The hospitality here is great and there are many places to stay – I recommend Evangeline for the great service and comfortable rooms! But more than that, if you’re in Pagudpud, it’s definitely a must to “chillax” and listen to the waves crashing on the shore. Just don’t let the rain get in the way!
3. Sample some yummy Ilocano chow.
Like the rest of Ilocos region, Ilocos Norte is not an exception when it comes to gastronomic adventures. Now, I’m no foodie (I’m the worst critic ever!), but trying out some Ilocano specialties is definitely a must. If you want to sample some of their familiar dishes, the most popular one would be Bagnet – as I call it, crispy deep-fried pork to perfection. If you’re craving for something exotic, I’ve tried Dinuguan pizza (pictured above) and Pinakbet pizza in Paoay. We were travelling with a German girl who has never tried any of these dishes, so imagine me trying to explain what Dinuguan is (yep, it’s basically pork blood!).
There are loads of dishes we haven’t tried when we were there, unfortunately, but I heard that one should never miss their famous empanadas, the “abu-os” or ant eggs, and their specialty vegetable broths called Dinengdeng. Ilocanos love their pork and veggies!
4. Discover the hidden waterfalls.
There are literally dozens of waterfalls in the area, and many of them require a bit of a trek (thus, hidden!). We decided to visit one of the less touristy and difficult to find waterfalls because of course, they’re usually the ones worth seeing. Pass the roots, dead leaves, bushes and trees, we finally made our way to Ka-agrian falls, magically sleeping in the middle of nowhere.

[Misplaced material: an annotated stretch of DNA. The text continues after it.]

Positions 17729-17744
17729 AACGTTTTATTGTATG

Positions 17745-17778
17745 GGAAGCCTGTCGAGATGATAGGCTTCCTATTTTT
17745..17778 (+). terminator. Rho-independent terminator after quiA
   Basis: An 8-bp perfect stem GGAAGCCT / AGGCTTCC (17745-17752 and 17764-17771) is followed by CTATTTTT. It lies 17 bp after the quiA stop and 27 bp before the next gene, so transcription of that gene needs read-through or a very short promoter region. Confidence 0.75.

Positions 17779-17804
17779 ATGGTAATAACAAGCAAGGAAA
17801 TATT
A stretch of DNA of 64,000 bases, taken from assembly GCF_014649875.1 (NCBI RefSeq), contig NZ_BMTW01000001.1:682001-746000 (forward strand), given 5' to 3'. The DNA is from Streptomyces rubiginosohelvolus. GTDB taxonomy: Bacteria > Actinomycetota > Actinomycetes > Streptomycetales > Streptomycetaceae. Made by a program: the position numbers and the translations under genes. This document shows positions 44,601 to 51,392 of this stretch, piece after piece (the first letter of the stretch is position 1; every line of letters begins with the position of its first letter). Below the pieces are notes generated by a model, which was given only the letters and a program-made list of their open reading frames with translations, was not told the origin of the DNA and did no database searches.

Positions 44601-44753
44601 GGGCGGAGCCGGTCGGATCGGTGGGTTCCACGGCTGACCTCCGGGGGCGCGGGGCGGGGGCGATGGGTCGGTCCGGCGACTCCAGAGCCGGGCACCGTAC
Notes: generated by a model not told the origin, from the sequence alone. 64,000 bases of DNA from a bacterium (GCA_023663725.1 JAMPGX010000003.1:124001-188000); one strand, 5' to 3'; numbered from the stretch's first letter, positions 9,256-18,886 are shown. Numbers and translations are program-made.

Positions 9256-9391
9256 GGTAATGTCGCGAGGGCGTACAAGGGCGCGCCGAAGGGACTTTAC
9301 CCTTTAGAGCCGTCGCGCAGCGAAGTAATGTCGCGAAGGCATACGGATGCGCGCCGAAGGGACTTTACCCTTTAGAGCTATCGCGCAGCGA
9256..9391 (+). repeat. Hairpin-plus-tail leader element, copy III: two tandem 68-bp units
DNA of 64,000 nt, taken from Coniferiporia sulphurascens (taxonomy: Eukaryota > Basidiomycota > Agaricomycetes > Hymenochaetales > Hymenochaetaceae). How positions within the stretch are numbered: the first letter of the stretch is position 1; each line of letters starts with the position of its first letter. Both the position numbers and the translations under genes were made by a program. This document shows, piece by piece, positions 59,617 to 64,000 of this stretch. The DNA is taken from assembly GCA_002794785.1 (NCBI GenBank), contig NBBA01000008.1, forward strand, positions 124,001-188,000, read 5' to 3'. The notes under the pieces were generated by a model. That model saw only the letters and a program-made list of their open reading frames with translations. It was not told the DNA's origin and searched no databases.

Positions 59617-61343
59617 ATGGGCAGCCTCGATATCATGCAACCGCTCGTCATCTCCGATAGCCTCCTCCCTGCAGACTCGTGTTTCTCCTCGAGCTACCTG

There was absolutely no one else but us, and we rushed to explore 2 falls – the Ka-agrian, and another one (pictured above) just a few meters down. It’s more majestic, breathtaking, and beautiful. It’s a must to see at least one of the falls in Ilocos, but if you want more info how to get to Ka-agrian, feel free to ask us 🙂
5. Get the adrenaline rush with sand dunes adventure.
For our last stop in Ilocos, we decided to stay in Paoay, particularly in Fort Ilocandia. This sprawling 77-hectare resort is one of the largest in Asia, and has a lovely Spanish architecture, built during the time of the late President Ferdinand Marcos. I was a bit overwhelmed with the range of activities you can do in the area – from shooting, ATV, parasailing, horseback riding, golf, and other water sports.
My favorite activity (and highly recommended) is the 4X4 ride across the vast lands of the La Paz sand dunes. You can also do ATV and sandboarding as part of the package, but you’ll love the thrill of riding through the bumpy sands and get that adrenaline junkie going. Fun Fact: Hollywood films like “Mad Max” was shot in this place — and it’s no wonder, the place literally looked like a scene from a movie!
To say that we have fully explored Ilocos, again, is an overstatement. But this short trip proves that there are still a lot of things to do in just a short amount of time. We’ll definitely be back, Ilocos!
Enjoy the post and maybe have some recommendations for us? Feel free to leave a comment below!